Jody Haines ? Slide-show: Australian Photography
Tuesday, 29 January, 6PM, Goethe-Institut
Jody Haines ? Workshop:?Curating 101
2- 5 February, Pathshala
Jody Haines is the?Curator and Exhibitions Co-ordinator?for?Brisbane Powerhouse, one of Australia?s leading Multi Arts institutions. Together with Brisbane Powerhouse she? has developed a solid programme of documentary based photography delivering over 90 photographic exhibitions ranging from international to local artists. Haines is the curator for the slide-show on?Australian photography?and will also hold a?workshop?on curating at?Pathshala.
Visit Jody Haines? website:?http://jodyhainesphotography.com/
Make the most of this unique opportunity
Deadline- 10th Jan, 4pm (BDT)
Title- Aesthetics in Photography by Morten Krogvold
Jan 26 ? Feb 01, 2013 Continue reading “Chobi Mela VII Workshops: Call for Application”
By Jody Haines
This 4-day workshop on curating is designed for the photographers in Asian countries who are interested in curating and want to be engaged in the process of curation.
The workshop will help the participants to understand the basic steps of curating, from generating ideas to implementation. Process includes how to design an exhibition, how to install it and how to create a space for the audience to interact with body of work.
Workshop facilitator Jody Haines/ curator of Brisbane powerhouse start working with each participant in February 2nd, right after the 1st?week of Chobimela, international festival of photography in Dhaka.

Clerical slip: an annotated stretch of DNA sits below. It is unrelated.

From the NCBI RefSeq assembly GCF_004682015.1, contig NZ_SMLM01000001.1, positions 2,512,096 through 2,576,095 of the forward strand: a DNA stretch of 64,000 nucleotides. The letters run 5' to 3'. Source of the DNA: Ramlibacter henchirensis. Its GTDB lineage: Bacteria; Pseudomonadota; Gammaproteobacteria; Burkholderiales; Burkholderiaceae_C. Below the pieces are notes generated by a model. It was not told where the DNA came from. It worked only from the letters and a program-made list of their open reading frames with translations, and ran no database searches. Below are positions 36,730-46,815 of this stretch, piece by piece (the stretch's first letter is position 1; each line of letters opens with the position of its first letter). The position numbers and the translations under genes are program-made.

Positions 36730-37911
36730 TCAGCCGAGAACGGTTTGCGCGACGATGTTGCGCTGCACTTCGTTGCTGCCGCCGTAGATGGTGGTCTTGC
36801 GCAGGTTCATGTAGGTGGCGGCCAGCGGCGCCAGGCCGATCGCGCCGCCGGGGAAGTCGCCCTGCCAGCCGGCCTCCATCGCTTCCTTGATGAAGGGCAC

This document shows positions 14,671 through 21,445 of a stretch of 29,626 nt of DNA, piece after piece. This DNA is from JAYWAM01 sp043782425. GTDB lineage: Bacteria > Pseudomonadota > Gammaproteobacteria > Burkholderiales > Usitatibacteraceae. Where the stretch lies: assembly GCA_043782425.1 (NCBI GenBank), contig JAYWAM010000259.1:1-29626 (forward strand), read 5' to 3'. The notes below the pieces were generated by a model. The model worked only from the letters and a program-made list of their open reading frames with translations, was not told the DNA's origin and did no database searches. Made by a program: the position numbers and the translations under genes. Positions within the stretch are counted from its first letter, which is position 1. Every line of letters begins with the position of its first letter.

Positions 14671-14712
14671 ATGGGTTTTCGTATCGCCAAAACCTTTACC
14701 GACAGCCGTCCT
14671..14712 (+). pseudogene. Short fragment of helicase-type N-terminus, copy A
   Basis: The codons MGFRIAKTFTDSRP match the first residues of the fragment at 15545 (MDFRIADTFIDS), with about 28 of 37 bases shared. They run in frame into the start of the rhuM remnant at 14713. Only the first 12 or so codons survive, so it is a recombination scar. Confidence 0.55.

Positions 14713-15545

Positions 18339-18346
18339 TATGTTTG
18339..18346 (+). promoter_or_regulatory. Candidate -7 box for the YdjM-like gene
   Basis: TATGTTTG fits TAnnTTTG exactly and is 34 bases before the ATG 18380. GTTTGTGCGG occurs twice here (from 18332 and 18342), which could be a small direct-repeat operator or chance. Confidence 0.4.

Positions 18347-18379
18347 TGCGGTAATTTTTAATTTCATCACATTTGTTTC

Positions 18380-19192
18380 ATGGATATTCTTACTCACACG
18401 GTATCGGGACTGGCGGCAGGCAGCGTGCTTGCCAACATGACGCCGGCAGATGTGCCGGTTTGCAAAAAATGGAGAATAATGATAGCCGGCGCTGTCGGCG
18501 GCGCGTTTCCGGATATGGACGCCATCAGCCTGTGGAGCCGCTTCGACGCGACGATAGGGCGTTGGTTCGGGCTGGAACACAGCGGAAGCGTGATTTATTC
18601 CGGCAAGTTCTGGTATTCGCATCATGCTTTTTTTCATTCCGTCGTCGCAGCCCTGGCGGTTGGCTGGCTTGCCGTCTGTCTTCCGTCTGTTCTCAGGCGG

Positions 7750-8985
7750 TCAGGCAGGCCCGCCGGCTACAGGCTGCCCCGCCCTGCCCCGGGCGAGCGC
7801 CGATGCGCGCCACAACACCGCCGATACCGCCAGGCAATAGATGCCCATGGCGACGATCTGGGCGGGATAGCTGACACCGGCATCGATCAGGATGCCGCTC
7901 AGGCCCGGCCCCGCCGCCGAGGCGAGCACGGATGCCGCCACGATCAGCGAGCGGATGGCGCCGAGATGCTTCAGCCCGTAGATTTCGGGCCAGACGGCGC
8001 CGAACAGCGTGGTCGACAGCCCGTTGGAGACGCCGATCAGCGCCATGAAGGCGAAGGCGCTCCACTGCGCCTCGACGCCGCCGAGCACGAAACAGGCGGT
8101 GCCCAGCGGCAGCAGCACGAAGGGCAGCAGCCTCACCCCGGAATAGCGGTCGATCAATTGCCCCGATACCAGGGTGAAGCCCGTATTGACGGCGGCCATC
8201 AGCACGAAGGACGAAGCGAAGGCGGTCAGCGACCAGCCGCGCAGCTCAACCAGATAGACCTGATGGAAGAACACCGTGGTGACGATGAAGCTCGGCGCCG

Jody will share her work process. Along with lectures the participants will be given assignments to curate a body of work as a sketch.
- Venue-?Pathshala, 2nd Feb to 5th Feb, 2013
- Language-?Workshop will be conducted in English
- Timing-?Workshop will meet everyday from 10.30 am to 5 pm- but participants should be prepared to put in longer hours.
- Fee-?100 US Dollar/ 8000 thousand Bangladeshi Taka
- Logistics-?The fee is?excluding the cost of accommodation, food, Visa fee and all kind of logistics. The students should carry his/her digital camera and Laptop on his own.
- Participants-?10-12 students
- Eligible– We will give more priority to young (under 30) students from Asia.
- Curatorial project/ photographic portfolio– Max 15- Story/Series
- Dimension– 800 pixels, save as 8, jpeg
- Story text– Max 300 word
- Bio– Max 300 word
- Letter– A short letter explaining why you are interested in this workshop.
- Send email@example.com?(all in one zip file)
Application Deadline:?Jan 10th, 5 pm (Dhaka time), 2013
For more information please contact?Shahriar@pathshala.net
Bio ??Jody Haines
Jody Haines is a Curator of Photography from Australia with over 10 years of curatorial practice.??She has been the curator at Brisbane Powerhouse, one of Australia?s leading Multi Arts institutions, for the past 6 years. During this time she has developed a solid program of documentary based photography delivering over 90 photographic exhibitions ranging from International to local artists.??Jody?s main passion is for storytelling and providing a platform for the community to gain a glimpse and an understanding of the world we share.